By Jo King, Family Therapist
I have talked for many years to friend’s family but more importantly to the families, young people, children, and couples that I work with that no one can call themselves your therapist unless what we create together is therapeutic. When I found Systemic Psychotherapy, I found a connection to my own philosophy that enables me to practice in an authentic and collaborative way to find ways of creating new narratives that create change and lift the burdens of anxiety, shame, and turmoil.
I have always practiced in a way that uses lots of coloured felt tips lots of paper, sometimes getting people to move around change places, draw think explore. We often use the whole room, using buttons playdough, polystyrene bricks anything and everything that assists in us explore new meanings and insights into difficult problems and stories. So, to find myself locked in behind my screen for four whole months send me into complete panic! I must admit I moaned ‘how can I be useful when I can’t explore using visual image?’. ‘I need people in person’ I cried, ‘I need to see peoples body language I need to use all my senses to connect to the feeling in the room How Can I do anything therapeutic without these key ingredients?’
To my amazement my clients wanted to continue our work using the online system of zoom and then I found an influx of new families that wanted to deal with difficulties. People shared that for the first time in years lockdown had given them time to think and reflect, time to be brave enough to talk to each other. Many families began to tell me that they felt zoom would help them as they lived too far away to travel but that it felt safer to talk online. Young people shared with me that lockdown had helped them to see that they had pretending to be ok for years when they felt low and misunderstood. Children told me that they felt alone since their parents separated and hated having to choose which parent to be with. Couples expressed how in lockdown they could no longer use busyness as a way of hiding the distance that had occurred between them and families highlighted that they had noticed some serious eating difficulties that they would never had noticed had they not been having three meals a day with their child.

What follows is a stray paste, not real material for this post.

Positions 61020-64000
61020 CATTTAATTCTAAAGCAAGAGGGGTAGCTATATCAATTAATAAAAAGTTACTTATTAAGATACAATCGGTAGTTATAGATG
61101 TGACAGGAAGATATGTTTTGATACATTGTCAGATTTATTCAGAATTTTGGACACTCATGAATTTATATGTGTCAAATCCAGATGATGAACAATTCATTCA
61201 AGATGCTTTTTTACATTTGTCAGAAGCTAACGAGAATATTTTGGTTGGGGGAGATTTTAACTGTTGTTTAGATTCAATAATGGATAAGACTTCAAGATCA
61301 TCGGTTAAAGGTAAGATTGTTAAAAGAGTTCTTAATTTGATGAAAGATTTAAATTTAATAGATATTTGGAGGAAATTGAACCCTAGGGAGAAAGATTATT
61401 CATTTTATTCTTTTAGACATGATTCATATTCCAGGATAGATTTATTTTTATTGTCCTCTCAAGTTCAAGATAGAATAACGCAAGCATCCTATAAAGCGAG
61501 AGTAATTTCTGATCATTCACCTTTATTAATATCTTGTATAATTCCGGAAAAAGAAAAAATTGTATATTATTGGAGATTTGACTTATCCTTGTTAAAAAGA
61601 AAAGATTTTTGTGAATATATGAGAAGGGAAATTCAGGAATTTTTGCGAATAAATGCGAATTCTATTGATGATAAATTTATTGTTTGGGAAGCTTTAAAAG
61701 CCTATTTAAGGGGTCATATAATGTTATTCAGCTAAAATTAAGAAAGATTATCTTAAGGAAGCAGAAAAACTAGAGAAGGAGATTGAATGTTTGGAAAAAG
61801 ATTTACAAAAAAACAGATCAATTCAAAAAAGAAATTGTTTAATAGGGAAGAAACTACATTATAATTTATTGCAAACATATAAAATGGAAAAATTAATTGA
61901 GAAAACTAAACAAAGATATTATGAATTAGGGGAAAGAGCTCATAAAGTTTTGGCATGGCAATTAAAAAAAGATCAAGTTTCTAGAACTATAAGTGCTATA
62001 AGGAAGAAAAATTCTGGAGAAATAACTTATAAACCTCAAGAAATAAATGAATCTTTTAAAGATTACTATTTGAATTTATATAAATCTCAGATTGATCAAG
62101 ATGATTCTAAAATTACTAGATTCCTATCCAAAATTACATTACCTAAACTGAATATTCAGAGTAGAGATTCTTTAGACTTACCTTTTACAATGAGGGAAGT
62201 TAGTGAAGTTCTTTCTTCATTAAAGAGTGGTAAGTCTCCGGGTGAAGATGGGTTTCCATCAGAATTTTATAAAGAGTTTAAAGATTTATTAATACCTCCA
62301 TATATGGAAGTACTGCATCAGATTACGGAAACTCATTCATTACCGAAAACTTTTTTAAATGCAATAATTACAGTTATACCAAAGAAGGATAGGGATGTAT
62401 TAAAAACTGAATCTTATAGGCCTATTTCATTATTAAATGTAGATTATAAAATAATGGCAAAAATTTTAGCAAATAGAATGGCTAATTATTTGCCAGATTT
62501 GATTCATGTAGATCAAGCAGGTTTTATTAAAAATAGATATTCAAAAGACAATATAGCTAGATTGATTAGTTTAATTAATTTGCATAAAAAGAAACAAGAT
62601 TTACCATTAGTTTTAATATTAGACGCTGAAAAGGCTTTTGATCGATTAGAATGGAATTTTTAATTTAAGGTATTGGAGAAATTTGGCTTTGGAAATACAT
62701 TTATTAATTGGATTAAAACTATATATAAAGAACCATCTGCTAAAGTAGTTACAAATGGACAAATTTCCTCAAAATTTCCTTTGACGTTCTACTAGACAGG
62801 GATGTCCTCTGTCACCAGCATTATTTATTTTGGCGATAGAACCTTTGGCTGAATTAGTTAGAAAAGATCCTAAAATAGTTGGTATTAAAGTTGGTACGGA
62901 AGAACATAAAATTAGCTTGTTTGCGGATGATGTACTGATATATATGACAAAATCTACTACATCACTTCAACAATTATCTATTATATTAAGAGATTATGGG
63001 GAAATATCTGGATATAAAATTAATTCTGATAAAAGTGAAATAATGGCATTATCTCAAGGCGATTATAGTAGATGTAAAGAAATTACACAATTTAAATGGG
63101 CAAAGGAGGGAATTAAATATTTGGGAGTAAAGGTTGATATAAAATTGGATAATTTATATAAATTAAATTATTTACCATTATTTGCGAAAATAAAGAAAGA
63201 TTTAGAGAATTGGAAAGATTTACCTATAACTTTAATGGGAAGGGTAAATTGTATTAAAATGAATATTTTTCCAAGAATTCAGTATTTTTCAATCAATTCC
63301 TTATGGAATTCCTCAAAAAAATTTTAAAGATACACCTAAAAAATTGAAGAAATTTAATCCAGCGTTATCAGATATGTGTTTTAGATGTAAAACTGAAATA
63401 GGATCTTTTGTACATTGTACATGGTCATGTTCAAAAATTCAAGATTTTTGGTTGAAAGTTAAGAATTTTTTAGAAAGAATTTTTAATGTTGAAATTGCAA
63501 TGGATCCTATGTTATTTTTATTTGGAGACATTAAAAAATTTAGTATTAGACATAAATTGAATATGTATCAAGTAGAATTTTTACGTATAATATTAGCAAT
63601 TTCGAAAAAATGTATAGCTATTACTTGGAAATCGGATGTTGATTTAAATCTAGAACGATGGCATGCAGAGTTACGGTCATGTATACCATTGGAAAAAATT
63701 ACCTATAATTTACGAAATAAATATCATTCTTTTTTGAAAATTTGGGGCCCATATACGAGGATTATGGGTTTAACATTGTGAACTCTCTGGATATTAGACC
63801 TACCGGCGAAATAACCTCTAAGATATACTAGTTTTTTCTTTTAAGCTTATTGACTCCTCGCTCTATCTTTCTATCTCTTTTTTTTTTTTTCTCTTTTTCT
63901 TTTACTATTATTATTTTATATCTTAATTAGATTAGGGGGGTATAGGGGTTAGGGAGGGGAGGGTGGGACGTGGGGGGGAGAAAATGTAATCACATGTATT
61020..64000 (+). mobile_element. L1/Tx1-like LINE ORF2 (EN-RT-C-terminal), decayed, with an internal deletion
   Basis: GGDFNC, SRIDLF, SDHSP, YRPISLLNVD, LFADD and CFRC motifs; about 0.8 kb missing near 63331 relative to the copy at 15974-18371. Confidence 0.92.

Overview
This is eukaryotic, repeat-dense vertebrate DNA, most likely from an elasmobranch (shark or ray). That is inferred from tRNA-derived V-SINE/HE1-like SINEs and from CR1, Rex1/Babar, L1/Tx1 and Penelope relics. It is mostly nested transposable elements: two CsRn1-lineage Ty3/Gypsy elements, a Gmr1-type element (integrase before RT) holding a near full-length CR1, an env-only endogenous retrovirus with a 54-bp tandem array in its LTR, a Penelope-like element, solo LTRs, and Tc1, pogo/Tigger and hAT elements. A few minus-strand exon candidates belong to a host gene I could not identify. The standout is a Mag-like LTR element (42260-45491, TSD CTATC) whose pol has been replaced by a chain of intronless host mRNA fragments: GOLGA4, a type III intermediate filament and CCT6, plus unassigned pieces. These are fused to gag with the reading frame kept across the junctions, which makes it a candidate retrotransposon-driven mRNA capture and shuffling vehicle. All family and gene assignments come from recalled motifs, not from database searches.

It seemed that Lockdown had brought about new insights and so the generosity in clients sharing their stories and newfound insights enabled me to dig deep. ‘Come on Jo there must be a way we can make this work’ So I did what I know how to do, be my authentic self and be honest.
At the start of my sessions, I shared with families old and new how I work and together we found a way of being creative, using the resources we could share. So, I learnt that other people have felt tips pens too, that people can tear bits of paper to create maps and timelines. That the screen is no barrier to humour, to being able to empathise and share in another’s pain and the screen is no obstacle to having conversations which involve exploration, challenge, and debate.
I am privileged to have been able to maintain my private practice and be part of our wonderful NHS Children’s Mental Health Team in which I have seen the endless efforts we have made to be able to keep connecting and finding ways of helping children and young people be connected and looked after in times of great hardship and distress. We have all witnessed so much change I am surprised our heads have not exploded! So, I continue to work online but I am also grateful that the majority of my work is back face to face at my home, the Elysia Centre, the oasis in my week and the place where I see miracles happen.
Despite the pain of lockdown, the uncertainty and many other unpredictable consequences of COVID-19 many truly amazing new insights have occurred for many of my families that would have taken a lot longer to surface with goodness knows what consequences if these crazy unprecedented times had not occurred, and I am so grateful to have shared theses difficult times with so many.
With Love Jo x
To find out more or to arrange an appointment: Joanne King